Turkey says it has received a request from the Taliban in Afghanistan to operate the international airport in Kabul, shortly after Ankara reversed a decision to provide security for the airfield at the behest of the United States due to the deteriorating security situation in the country.
Speaking at a press conference in Istanbul on Friday, Turkish President Recep Tayyip Erdogan said, “The Taliban have made a request regarding the operation of the Kabul airport. They say, ‘We’ll ensure security and you can operate it.’ But we have not made a decision yet.”
On Thursday, two terrorist attacks just outside the airport perimeter killed at least 90 Afghan civilians and 12 US soldiers, who were processing the evacuation of American nationals and allies from Afghanistan. The Takfiri Daesh terrorist group claimed responsibility for the attacks.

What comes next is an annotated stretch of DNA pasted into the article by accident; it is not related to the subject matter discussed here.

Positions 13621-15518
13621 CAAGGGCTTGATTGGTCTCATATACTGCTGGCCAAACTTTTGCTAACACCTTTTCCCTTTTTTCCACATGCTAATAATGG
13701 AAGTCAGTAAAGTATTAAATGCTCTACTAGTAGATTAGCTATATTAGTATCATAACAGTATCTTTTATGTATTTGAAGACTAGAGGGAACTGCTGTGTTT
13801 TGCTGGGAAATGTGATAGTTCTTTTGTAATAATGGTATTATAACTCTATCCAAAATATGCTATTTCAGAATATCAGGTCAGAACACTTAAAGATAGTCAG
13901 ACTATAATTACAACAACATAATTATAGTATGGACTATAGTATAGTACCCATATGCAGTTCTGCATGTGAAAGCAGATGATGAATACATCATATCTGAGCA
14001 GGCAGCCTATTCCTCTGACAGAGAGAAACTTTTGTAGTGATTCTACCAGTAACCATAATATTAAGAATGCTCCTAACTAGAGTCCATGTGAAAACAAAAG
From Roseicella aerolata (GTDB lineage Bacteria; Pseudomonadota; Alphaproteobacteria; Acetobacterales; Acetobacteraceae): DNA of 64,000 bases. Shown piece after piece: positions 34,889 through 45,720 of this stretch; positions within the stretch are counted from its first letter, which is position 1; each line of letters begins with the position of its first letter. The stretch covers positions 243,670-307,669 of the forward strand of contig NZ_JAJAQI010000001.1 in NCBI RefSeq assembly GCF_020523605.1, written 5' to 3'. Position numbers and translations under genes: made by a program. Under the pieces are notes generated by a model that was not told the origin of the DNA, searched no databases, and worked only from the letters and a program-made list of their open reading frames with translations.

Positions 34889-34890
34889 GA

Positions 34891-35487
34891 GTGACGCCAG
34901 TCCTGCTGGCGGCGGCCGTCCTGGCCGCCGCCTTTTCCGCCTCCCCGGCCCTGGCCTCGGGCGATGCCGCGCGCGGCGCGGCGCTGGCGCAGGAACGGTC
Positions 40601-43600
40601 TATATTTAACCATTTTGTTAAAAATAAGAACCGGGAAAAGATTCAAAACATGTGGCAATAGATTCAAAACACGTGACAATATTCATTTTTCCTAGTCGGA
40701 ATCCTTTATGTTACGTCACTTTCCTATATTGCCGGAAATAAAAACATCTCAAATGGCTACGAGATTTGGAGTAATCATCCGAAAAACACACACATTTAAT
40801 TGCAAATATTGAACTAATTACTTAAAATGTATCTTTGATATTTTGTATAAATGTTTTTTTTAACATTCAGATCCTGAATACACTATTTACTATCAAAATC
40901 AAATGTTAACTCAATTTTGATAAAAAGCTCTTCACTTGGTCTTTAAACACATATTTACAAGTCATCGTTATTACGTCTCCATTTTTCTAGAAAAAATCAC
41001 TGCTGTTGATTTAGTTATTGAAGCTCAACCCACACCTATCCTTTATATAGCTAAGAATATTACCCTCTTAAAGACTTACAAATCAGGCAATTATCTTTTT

Erdogan condemned the deadly attacks and stressed that such assaults by Daesh show the grave threat the terror group poses to both the region and the world. He said calm should be restored in Kabul before Turkey makes a decision about the airport as there is a risk of getting “sucked into” a predicament.
He said the Turkish Embassy in Afghanistan had been turned into a military zone, where a first meeting with the Taliban had been held for over three hours. Erdogan reiterated that Ankara would continue holding talks with the Taliban and would evaluate ties once a new government is established.
Earlier, the US and Turkey had agreed to a plan under which the Turkish military would be responsible for providing security at the airport in Kabul, ensuring that the US and its allies could maintain a diplomatic presence in Afghanistan following the withdrawal of the foreign forces. However, Ankara reversed its decision on Thursday, citing the deteriorating security situation in the country and stressing that it would only help if the Taliban agreed to a Turkish security presence.